Vendor Comparisons: The Cloud Wars
I believe that vendor comparisons at this level are almost meaningless. There are differing cloud markets in play, namely, consumers, Small-Medium-Business (SMBs), and Enterprises (I could, but won't, bother to break down Enterprises into multiple sizes). Most of the vendors mentioned play in one or more of these markets, and their success and credibility is different in each. Some of these vendors are struggling to define where they want to concentrate their marketing efforts. Plus the vendor landscape is evolving through acquisitions, mergers and partnerships. Verizon/Terremark, NTT/Dimension Data/OpSource and CenturyLink/Savvis are good examples of Telco's trying to expand their horizons into the Cloud world, while you have AT&T trying to do it internally. Don't forget Deutsche Telecom and T-Systems who were focused more on the full outsourcing spectrum, but have developed a fairly powerful cloud offering with their "Twin-Core" data center concept. Some of these players are struggling to define what they want to be when they grow up. Integration of the telco and cloud businesses has proven to be elusive.
And, of course, you can't completely ignore the traditional outsourcers who are struggling to get into the cloud game (CSC, Dell/Perot, IBM, HP, XEROX/ACS, etc.). These providers are used to long-term, fixed-price contracts. Pay-for-usage models are counter-intuitive to them.
It will be fascinating to see the market battles in the next few years, as the core cloud players (Amazon, Google, Microsoft, Rackspace, etc.)try to move up the enterprise food chain, and the above vendors try to compete. The core players have established a powerful base that provides them with scale, and therefore, pricing advantages. But that consistently have problems, as @accident rightly pointed to in his/her comments. Have the biggies outgrown their ability to manage their environments? Many of the outages are actually caused by changes being made during mid-week, prime hours. The impact of such changes often start off minimal, but the entire environment then degrades into network traffic storms trying to "catch-up", which, in turn, affect many clients. And, when they have problems, their client communications are horrific, if not, non-existent, usually, a blog site that is updated every 3-12 hours. Enterprise-class clients will not stand for that kind of service. The traditional outsourcers and telco's know how to deal with client communications, primarily through dedicated Account Executives and Service Delivery Executives. I always love to see the defenders say "enterprises have outages, too". The difference is that when an enterprise has an outage, all hands are dedicated to recovering that enterprise's most critical systems. The cloud providers, by definition, can't dedicate their resources to one large client. There are no "dedicated" resources. The outsourcers have a middle ground, namely, having resources working on the general problem, plus dedicated resources, focusing on the individual clients.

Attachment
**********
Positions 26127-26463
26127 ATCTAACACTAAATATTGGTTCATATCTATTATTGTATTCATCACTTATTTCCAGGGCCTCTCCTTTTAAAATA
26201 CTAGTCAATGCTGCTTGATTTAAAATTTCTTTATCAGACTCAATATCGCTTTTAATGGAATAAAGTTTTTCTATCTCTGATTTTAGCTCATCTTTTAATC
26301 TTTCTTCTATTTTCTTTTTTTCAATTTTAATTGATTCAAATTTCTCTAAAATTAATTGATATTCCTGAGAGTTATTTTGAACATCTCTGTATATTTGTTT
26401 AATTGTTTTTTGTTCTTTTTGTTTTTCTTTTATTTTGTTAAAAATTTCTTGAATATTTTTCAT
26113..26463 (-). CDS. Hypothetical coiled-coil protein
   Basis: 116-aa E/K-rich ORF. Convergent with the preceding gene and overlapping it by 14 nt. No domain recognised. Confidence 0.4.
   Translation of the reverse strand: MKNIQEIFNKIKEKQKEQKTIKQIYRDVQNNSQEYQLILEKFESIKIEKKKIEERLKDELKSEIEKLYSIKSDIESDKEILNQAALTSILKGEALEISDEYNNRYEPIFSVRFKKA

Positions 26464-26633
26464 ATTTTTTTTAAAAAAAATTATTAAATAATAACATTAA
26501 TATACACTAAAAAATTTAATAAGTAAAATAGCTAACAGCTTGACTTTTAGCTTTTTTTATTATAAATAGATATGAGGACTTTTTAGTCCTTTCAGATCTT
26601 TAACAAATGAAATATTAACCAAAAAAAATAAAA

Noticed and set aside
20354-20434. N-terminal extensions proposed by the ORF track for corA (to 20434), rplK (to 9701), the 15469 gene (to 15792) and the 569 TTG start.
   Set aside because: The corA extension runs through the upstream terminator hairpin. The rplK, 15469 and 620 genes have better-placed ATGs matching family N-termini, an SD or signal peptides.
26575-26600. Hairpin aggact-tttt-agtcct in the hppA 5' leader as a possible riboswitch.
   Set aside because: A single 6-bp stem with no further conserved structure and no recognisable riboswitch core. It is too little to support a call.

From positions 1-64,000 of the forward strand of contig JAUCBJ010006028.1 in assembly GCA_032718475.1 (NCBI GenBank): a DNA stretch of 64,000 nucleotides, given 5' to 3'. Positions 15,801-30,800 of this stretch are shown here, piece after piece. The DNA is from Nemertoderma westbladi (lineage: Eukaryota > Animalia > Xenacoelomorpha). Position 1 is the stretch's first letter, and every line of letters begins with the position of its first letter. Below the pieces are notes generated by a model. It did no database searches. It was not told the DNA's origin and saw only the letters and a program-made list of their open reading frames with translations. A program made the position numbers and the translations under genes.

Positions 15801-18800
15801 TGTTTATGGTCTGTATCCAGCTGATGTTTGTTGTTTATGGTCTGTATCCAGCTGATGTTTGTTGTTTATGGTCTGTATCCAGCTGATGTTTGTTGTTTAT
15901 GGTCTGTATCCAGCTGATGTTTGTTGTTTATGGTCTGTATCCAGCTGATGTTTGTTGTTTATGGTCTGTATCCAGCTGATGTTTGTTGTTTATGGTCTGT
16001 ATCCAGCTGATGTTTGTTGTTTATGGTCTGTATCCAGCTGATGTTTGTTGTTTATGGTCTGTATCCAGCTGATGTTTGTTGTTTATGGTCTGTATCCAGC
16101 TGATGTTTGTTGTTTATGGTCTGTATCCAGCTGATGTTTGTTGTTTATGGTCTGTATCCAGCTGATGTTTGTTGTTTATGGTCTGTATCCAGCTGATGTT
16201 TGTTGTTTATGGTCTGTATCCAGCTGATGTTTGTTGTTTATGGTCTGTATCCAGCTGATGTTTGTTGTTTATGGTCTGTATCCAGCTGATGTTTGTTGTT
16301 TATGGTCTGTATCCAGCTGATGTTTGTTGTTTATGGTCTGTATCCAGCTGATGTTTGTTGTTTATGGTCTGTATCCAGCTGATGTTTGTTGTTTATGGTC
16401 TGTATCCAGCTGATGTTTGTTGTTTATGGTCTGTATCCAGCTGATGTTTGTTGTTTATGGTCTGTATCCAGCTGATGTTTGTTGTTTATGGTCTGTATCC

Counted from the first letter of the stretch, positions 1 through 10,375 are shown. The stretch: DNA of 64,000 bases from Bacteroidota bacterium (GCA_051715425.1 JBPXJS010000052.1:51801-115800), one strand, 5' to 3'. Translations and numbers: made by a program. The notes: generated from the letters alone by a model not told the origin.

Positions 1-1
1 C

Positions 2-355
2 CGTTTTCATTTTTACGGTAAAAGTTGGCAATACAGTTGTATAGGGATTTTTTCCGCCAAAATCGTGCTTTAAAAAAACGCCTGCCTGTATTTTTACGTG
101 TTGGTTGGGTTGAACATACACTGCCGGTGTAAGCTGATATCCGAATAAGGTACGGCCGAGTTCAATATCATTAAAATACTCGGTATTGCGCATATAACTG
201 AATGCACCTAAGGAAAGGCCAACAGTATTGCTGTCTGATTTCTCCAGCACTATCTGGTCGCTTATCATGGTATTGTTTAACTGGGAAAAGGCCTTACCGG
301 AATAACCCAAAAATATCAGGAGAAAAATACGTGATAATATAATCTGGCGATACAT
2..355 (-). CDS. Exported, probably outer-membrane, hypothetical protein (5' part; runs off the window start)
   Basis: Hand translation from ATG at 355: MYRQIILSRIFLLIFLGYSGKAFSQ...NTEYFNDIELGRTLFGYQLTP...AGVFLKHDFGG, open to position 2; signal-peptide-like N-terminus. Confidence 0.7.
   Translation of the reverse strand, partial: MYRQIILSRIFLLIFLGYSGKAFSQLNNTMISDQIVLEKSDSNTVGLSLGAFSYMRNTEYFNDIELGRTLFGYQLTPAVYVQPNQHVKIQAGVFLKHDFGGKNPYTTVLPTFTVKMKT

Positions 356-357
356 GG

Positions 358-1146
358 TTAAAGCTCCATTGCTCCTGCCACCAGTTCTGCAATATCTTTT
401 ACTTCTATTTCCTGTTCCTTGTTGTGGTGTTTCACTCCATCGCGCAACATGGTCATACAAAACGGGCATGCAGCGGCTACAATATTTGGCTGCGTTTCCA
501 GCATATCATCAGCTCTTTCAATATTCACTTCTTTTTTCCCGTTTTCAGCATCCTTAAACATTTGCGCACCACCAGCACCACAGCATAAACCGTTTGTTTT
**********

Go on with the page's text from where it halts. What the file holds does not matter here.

The cloud industry, for some time, has discussed the concepts of Public, Private, and Hybrid Cloud models. Large enterprises need (at least, they believe) all three. Few of the above players have successfully incorporated all three into their quivers under a single management umbrella. Some are getting very close through acquisition of "cloud management" capabilities.
I have rambled all over the place (I apologize). I think, someday, we will look back on these coming years as the "Cloud Wars". Who survives, how long it takes, will customers be the winners, are all unanswered questions. My bet is, this will be analogous to the battle between mainframes and distributed systems, with the declared death of the mainframe back in 1990. We will continue to see remnants of all models for a very long time. Should be fun.